John F. "Jack" Spencer, CEO of the embattled New Jersey School Construction Corp. announced Aug. 18 that he would step down from that position as of Sept. 7 after a stormy two-year-term that saw the agency weather strong criticism about its progress and methods, but one that completed 30 new schools, has 43 currently under construction, and 59 more projects in the pipeline in the mission to meet a court mandate to repair or replace the state's most decrepit schools.

NJ school construction chief Jack Spencer announced his resignation. (Photo by Guy Lawrence for ENR)

Despite the track record, Spencer faced the ire of New Jersey school districts and politicians who alleged that SCC was overspending and not efficientlyl managing the $6 billion appropriated by the state to fund the building program in 31 of its poorest school districts and another $2.6 billion for work in wealthier districts. Those concerns were amplified last month when SCC announced it would not have sufficient funding to complete construction of all originally planned school projects. The agency was hoping for a cash infusion from the legislature.

Spencer had indicated in some published reports that he was considering a position with the Lower Manhattan Construction Command Center, an agency created by New York Gov. George Pataki to oversee and coordinate all construction—public and private—that was planned in and around Ground Zero. Spencer spent 33 years as an engineer for the Port Authority of New York and New Jersey, rising to deputy chief engineer. He retired from the agency in 2003 to join SCC.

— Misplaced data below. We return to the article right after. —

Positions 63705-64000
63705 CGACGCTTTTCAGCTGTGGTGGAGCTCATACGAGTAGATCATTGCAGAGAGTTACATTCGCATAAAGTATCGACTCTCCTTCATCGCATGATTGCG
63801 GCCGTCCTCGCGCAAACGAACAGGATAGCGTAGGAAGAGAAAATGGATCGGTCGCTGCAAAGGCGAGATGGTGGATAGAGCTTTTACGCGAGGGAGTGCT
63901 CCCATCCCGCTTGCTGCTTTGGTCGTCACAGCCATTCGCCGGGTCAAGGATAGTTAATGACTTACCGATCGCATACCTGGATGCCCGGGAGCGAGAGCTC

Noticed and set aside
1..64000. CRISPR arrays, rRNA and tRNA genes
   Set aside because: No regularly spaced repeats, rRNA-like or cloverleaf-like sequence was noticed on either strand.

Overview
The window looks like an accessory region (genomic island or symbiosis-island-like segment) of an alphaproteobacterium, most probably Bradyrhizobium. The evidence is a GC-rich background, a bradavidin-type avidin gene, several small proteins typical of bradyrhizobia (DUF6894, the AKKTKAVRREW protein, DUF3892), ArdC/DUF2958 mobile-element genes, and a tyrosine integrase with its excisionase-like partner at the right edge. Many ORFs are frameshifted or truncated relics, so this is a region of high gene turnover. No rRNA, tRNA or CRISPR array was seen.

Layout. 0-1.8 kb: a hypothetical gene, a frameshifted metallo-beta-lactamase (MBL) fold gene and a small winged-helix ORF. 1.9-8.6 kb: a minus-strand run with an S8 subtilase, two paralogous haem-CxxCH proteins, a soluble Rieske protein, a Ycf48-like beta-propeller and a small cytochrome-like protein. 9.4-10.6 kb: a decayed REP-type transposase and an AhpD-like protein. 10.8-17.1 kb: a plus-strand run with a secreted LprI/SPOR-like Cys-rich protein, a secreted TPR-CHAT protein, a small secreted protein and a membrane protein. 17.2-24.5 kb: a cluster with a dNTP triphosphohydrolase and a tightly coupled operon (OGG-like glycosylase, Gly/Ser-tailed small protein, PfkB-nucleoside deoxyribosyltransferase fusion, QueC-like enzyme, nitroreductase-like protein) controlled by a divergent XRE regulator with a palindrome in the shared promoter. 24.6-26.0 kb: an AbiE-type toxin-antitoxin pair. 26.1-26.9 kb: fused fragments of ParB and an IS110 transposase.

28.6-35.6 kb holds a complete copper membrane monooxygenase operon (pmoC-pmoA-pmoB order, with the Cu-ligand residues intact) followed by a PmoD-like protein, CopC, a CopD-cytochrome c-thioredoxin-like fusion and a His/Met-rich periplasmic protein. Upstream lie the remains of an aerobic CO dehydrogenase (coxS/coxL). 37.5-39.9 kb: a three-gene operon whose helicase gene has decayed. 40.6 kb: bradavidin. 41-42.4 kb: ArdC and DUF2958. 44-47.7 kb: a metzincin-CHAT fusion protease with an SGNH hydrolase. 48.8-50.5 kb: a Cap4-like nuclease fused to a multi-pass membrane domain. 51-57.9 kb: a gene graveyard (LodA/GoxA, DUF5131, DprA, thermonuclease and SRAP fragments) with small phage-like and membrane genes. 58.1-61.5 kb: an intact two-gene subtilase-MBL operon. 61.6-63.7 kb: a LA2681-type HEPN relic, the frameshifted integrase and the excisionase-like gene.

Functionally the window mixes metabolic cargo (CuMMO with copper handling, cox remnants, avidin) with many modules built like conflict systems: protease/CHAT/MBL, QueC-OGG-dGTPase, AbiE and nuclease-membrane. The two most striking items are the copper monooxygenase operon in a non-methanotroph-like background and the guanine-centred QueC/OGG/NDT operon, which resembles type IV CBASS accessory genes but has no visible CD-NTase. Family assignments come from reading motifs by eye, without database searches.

But on Aug. 19, Spencer told ENR that he was "withdrawing" his name from consideration for the lower Manhattan job. He did not indicate the reason for his decision or elaborate further.

SCC announced Aug. 24 that it had appointed agency Chief Financial Officer Peter E. Maricondo, a utility executive who joined SCC in May to better monitor the agency's financial affairs, as the new temporary CEO. Observers say that filling the politically controversial post on a permanent basis will not likely happen until after New Jersey's gubernatorial election in November. Democrat Jon Corzine will face Republican Douglas Forrester.

Spencer says he is undecided about his future plans but will devote himself to SCC improvements as his tenure ends. "There is no doubt that the job has had its challenges, but that the rewards of building state-of-the-art schools for the children of New Jersey have far outweighed them," he says. “But our work is not yet complete, and there is much more to do. I have an aggressive agenda set for my final three weeks, and I look forward to working with staff and the SCC Board of Directors in getting the job done.”